Orbital Mechanics and Astrodynamics: Techniques and Tools for Space Missions

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Orbital Mechanics and Astrodynamics Techniques and Tools for Space Missions Gerald R. Hintz

To determine the arrival date at the target body. To provide a preliminary estimate of the amount of propellant to be carried onboard the spacecraft. To provide information on the capture orbit when the spacecraft arrives at the target body. Springer International Publishing Switzerland G. Download sample.

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Then, once the accelerations are given, it is necessary to use integral calculus in order to get from the second derivatives to the positions. In a more general context, where the mass may be changing with time, such as happens with an extended application of thrust to a vehicle, with the gradual reduction of weight as fuel is used up, or in cases of relativistic speeds, the force is given by the first derivative of momentum, but the principle is the same.

In the case of the 2-body problem, where the only force involved is the gravitational attraction between the two bodies, it is frequently said that Newton was able to give a complete solution. That is not, strictly speaking, the case, if one means by "a solution" of a differential equation, an expression for the unknown function whose derivatives appear in the equation.

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In this case, it would mean finding an expression for the position as a function of time. However, what Newton showed was that the orbit of each of the bodies lies on a conic section in a fixed inertial frame of reference , and in the case considered by Kepler, where the orbit as an ellipse, there is an explicit expression for the time as a function of the position. What one wants, of course, is x as a function of t, and much effort and ingenuity has gone into finding effective means of solving Kepler's equation for x in terms of t.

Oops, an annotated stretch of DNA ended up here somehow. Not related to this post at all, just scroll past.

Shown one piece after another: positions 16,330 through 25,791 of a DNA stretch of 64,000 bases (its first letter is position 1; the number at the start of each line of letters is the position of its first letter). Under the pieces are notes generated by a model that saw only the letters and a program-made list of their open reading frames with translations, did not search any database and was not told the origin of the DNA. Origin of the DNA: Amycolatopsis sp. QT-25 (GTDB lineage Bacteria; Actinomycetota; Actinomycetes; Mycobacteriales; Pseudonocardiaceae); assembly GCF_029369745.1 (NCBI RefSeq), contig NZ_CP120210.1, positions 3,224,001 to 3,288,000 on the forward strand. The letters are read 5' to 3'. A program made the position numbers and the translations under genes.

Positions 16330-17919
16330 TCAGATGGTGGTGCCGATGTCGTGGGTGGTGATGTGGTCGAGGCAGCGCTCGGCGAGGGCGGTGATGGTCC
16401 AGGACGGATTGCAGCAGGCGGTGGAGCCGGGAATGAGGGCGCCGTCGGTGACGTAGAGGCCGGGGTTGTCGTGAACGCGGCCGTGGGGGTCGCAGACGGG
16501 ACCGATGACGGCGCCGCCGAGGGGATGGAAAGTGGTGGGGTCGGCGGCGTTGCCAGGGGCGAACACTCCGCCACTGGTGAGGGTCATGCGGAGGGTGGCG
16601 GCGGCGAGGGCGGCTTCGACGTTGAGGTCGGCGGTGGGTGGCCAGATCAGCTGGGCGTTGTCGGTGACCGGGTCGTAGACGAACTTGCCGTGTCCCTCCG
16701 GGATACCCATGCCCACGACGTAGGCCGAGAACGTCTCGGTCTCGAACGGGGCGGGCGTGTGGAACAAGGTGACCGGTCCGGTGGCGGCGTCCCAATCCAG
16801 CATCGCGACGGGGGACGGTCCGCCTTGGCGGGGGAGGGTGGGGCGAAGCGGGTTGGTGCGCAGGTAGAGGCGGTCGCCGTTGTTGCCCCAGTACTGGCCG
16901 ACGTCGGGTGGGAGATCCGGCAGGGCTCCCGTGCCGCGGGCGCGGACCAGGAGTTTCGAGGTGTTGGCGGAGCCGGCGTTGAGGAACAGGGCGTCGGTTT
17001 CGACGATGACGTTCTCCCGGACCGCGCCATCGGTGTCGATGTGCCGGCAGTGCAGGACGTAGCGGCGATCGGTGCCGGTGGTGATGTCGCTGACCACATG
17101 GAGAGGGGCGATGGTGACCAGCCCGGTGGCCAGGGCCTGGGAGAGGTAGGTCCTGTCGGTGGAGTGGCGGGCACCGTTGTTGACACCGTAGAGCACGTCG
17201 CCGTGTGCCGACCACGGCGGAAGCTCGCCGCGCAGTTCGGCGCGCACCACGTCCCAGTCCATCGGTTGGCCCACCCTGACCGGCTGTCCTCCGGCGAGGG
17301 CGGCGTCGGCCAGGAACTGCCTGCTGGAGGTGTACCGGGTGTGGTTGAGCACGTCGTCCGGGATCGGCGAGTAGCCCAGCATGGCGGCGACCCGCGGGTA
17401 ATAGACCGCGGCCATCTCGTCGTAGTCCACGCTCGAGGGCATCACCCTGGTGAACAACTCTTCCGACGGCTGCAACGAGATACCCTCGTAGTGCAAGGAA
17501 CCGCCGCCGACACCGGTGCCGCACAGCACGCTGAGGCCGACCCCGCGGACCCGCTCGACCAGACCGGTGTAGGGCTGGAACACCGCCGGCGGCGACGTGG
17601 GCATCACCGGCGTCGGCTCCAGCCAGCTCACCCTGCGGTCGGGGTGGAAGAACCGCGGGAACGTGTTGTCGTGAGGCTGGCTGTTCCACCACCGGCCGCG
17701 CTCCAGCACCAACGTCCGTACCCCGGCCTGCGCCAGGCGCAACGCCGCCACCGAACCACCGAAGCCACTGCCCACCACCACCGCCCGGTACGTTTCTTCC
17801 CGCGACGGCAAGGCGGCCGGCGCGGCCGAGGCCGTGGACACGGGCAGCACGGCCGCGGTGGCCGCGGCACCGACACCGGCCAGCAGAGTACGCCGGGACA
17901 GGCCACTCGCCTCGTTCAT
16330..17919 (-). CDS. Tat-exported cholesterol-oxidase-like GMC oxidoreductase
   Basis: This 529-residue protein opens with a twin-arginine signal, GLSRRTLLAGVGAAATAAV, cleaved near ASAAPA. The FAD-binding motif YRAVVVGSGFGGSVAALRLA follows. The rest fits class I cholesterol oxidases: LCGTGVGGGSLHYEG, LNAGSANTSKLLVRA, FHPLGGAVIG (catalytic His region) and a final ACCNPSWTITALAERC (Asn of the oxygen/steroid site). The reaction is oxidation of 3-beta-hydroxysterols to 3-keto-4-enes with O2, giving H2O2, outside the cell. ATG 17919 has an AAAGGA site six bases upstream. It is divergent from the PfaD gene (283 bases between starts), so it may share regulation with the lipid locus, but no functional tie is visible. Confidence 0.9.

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Lagrange did extensive work on the problem, in the course of which he developed both Fourier series and Bessel functions, named after later mathematicians who investigated these concepts in greater detail. Both Laplace and Gauss made major contributions, and succeeding generations continued to work on the subject. When there are more than two bodies involved, the problem cannot be solved analytically; instead, the integration positions from accelerations must be done numerically: now, with high-speed computers.

So, numerical integral calculus is a major factor of spacecraft navigation. One may picture navigation as being the modeling of mother nature on acomputer.

At some time, with the planets in their orbits, a spacecraft is given a push outward into the solar system. Its subsequent orbit is then determined by the gravitational forces upon it due to the sun and planets.

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We compute these, step-by-step in time, seeing how the changing forces determine the motion of the spacecraft. This is very similar to what one may picture being done in nature. How does one get an accurate orbit in the computer? The spacecraft's orbit is measured as it progresses on its journey, and the computer model is adjusted in order to best fit the actual measurements.